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NC Senate threatens to end budget talks over spending dispute with House

FILE - North Carolina House Speaker Tim Moore, R-Cleveland, left, speaks while Senate Leader Phil Berger, R-Rockingham, listens during a post-election news conference at the Legislative Building in Raleigh, N.C., on Wednesday, Nov. 9. 2022.
(AP Photo/Gary D. Robertson)
FILE - North Carolina House Speaker Tim Moore, R-Cleveland, left, speaks while Senate Leader Phil Berger, R-Rockingham, listens during a post-election news conference at the Legislative Building in Raleigh, N.C., on Wednesday, Nov. 9. 2022.

The North Carolina Senate's top leader said Wednesday that chamber Republicans are prepared to walk away from budget negotiations if the House remains unwilling to give way and lower its preferred spending levels.

With private budget talks between GOP lawmakers idling, House Speaker Tim Moore announced this week that his chamber would roll out its own spending plan and vote on it next week. Moore said Tuesday that the plan, in part, would offer teachers and state employees higher raises than what is being offered in the second year of the two-year budget law enacted last fall. The budget's second year begins July 1.

Senate leader Phil Berger told reporters that his chamber and the House are “just too far apart at this point” on a budget adjustment plan. He reinforced arguments that the House wants to spend hundreds of millions of dollars in reserves above and beyond the nearly $1 billion in additional unanticipated taxes and other revenue that economists predict the state will collect through mid-2025.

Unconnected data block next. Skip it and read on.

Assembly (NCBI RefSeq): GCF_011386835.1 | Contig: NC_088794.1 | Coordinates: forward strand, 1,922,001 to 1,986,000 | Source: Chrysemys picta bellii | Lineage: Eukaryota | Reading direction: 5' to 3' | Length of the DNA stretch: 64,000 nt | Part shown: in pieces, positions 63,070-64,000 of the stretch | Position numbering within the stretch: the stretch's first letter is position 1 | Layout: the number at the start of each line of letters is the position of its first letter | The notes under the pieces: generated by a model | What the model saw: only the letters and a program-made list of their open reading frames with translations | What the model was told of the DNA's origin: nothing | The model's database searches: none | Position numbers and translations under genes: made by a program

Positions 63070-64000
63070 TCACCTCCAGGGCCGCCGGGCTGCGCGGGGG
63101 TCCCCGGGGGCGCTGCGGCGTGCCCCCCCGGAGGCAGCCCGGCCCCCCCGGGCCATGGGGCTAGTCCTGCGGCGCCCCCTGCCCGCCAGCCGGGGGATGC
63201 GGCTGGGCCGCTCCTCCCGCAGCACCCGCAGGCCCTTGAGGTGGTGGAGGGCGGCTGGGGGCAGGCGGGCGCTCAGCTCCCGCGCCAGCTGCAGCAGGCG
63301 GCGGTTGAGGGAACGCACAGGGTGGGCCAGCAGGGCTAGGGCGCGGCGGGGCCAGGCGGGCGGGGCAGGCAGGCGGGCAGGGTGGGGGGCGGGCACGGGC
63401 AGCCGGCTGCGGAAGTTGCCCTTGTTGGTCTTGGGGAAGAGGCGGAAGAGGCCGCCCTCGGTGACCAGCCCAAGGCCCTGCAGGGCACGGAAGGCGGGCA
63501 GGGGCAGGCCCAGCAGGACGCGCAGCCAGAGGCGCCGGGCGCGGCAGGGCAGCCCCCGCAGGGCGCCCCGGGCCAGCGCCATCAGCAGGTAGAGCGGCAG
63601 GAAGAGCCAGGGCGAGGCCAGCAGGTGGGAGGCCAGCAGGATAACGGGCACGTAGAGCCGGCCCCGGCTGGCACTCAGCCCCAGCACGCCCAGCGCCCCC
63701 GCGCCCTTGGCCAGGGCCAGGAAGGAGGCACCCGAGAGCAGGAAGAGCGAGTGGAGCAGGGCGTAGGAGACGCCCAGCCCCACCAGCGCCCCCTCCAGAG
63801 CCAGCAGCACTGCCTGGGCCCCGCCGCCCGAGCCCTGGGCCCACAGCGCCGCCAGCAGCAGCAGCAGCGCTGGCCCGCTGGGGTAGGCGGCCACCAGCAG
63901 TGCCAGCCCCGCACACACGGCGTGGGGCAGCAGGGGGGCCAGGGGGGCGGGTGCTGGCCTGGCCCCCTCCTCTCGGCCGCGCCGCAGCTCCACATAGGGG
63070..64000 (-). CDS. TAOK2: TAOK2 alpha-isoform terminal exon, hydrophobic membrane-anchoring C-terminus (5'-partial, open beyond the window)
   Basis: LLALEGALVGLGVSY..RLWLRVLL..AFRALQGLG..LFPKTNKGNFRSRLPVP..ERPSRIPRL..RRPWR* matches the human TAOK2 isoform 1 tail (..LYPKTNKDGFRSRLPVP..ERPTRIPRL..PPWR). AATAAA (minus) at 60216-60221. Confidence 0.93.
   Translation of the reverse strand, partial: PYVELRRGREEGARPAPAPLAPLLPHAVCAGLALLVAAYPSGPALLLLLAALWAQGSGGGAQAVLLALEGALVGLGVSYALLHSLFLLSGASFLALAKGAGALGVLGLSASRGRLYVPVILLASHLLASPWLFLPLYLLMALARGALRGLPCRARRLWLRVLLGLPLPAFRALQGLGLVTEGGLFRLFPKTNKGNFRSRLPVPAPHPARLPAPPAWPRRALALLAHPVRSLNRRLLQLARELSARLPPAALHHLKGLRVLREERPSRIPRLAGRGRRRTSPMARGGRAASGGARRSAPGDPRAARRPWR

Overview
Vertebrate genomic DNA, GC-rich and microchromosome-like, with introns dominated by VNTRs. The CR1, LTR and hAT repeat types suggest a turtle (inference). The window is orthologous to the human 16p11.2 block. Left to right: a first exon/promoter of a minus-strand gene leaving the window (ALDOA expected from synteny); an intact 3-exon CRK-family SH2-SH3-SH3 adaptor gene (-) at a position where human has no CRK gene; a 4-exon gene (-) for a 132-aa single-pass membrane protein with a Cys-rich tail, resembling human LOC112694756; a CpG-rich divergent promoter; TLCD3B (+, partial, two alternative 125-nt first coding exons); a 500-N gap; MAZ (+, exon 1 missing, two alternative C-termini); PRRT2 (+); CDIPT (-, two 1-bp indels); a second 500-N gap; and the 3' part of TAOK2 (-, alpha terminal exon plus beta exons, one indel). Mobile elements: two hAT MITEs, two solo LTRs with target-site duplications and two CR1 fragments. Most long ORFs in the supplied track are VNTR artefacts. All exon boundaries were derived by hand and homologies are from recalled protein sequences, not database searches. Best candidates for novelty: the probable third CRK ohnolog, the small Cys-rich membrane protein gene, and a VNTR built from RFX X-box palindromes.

“The Senate is not going to go in that direction,” Berger said.

In a conventional budget process, the Senate would next vote on a competing budget plan, after which negotiators from the House and Senate would iron out differences. But Berger said Wednesday that he didn't know whether that would be the path forward. He said that if there's no second-year budget adjustment in place by June 30 that the Senate would be prepared to stay out of Raleigh until the House gets “reasonable as far as a budget is concerned.” Moore has downplayed the monetary differences.

Berger pointed out that a two-year budget law is already in place to operate state government — with or without adjustments for the second year. But he acknowledged that language in the law still requires the General Assembly to pass a separate law to implement the teacher raises agreed upon for the second year.

The chill in budget negotiations also threatens to block efforts to appropriate funds to address a waiting list for children seeking scholarships to attend private schools and a loss of federal funds for child care. Any final bills would end up on Democratic Gov. Roy Cooper's desk.